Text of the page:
ILO/ Thierry Falise
The upcoming launch at the 41st session of the United Nations (UN) Human Rights Council of the UN Working Group on Business and Human Rights’ report on ‘Gender Guidance to the UN Guiding Principles on Business and Human Rights’ marks a turning point for the integration of the human rights of women and girls within the business and human rights agenda.
Comprising a gender framework and guidance to demonstrate how a gender perspective can be applied across all three pillars of the UN Guiding Principles, the report presents a basis upon which states, businesses and other actors can take concrete actions to implement the UN Guiding Principles through gender-responsive assessment, gender-transformative measures and gender-transformative remedies.
In this interactive panel discussion co-organized with the Danish Institute for Human Rights and with the support of the UN Working Group on Business and Human Rights, representatives from states, businesses and civil society will share their views and responses on the Working Group’s Gender Framework and Guidance, focusing in particular on the opportunities the guidance presents for developing measures to mainstream the human rights of women and girls and a gender perspective into the UN Guiding Principles.
Panelists will address key questions such as: How can states ensure greater attention to the human rights of women and girls in developing and implementing National Action Plans on Business and Human Rights?; What are some of the key challenges to businesses integrating a gender-responsive approach to human rights due diligence and how could these be addressed?; What steps should states, businesses, civil society and other actors take to address the additional barriers to access to remedy faced by many women and girls?
In so doing, panelists will draw on their experiences to share existing good practices, as well as innovative ideas for future actions to ensure that the Guidance informs concrete activities to embed a women's rights and gender perspective within the implementation of the UN Guiding Principles.
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In an expert meeting organized at the Geneva Academy by the School of Law at Queen’s University Belfast, more than 30 academics and practitioners discussed reparations by non-state armed groups during and following armed conflicts.
Stakeholders are invited to submit comments or suggestions to a draft set of guidelines on the lawful and responsible design, production, procurement, testing, training, transfer, and use of less-lethal weapons and related equipment.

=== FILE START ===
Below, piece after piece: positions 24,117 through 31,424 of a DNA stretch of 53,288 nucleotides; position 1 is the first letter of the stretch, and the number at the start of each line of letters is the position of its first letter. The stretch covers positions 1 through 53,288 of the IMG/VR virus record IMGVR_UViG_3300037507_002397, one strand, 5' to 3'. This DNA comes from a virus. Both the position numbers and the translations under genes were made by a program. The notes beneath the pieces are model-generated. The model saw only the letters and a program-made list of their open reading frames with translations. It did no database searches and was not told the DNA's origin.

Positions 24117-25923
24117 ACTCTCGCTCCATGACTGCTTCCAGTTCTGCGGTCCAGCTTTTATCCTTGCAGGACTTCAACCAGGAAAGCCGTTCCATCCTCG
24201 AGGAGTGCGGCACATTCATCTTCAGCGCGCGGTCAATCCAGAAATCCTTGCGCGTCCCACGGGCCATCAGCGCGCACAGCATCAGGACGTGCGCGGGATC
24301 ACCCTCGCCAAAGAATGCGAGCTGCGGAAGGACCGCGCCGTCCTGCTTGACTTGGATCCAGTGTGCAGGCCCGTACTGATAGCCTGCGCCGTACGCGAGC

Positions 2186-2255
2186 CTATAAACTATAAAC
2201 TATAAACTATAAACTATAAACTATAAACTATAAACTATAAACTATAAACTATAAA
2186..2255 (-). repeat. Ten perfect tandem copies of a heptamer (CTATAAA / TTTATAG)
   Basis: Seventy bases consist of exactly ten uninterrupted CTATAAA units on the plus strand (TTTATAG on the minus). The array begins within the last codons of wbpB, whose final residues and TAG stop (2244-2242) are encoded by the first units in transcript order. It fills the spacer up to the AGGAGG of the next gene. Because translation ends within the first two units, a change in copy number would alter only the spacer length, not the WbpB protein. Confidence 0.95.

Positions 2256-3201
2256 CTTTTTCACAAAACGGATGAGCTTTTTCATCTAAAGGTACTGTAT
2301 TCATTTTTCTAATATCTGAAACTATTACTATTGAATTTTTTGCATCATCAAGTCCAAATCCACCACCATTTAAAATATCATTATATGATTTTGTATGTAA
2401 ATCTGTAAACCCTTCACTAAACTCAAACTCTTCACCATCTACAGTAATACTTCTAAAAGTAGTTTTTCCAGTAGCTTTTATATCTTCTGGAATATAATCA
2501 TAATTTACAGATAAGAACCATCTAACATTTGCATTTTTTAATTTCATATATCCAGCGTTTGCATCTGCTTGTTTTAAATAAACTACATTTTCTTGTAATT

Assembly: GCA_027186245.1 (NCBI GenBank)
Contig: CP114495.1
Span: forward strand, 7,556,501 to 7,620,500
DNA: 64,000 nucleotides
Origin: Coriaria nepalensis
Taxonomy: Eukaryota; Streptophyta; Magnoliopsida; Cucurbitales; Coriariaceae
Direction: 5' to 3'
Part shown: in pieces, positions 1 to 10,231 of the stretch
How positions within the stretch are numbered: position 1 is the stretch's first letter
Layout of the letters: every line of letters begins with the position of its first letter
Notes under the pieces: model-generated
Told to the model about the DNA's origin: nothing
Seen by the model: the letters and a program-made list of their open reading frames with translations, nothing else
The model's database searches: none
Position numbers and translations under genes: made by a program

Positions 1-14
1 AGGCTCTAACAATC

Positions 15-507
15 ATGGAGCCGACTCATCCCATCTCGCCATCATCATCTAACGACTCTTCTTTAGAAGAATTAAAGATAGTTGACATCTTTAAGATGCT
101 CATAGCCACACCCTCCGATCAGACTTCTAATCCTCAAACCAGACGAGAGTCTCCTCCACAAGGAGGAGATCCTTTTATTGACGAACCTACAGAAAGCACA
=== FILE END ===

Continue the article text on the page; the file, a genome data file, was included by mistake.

A l’occasion de la sortie de deux ouvrages récents sur les droits économiques, sociaux et culturels, leurs auteurs aborderont les défis liés au respect et à la promotion de ces droits.
This event, co-organized with the ATLAS Network will feature prominent women in international law. Coming from different professional backgrounds, they will share their experience and advice through an interactive discussion.
This short course discusses the extent to which states may limit and/or derogate from their international human rights obligations in order to prevent and counter terrorism and thus protect persons under their jurisdiction.
UN Photo / Jean-Marc Ferré
This training course will explore the origin and evolution of the Universal Periodic Review (UPR) and its functioning in Geneva and will focus on the nature of implementation of the UPR recommendations at the national level.
This research project examines and appraises the impact of innovation and the development of new information technologies on human rights.
We are a partner of the Human Rights, Big Data and Technology Project, housed at the University of Essex’s Human Rights Centre, which aims to map and analyse the human rights challenges and opportunities presented by the use of big data and associated technologies. It notably examines whether fundamental human rights concepts and approaches need to be updated and adapted to meet the new realities of the digital age.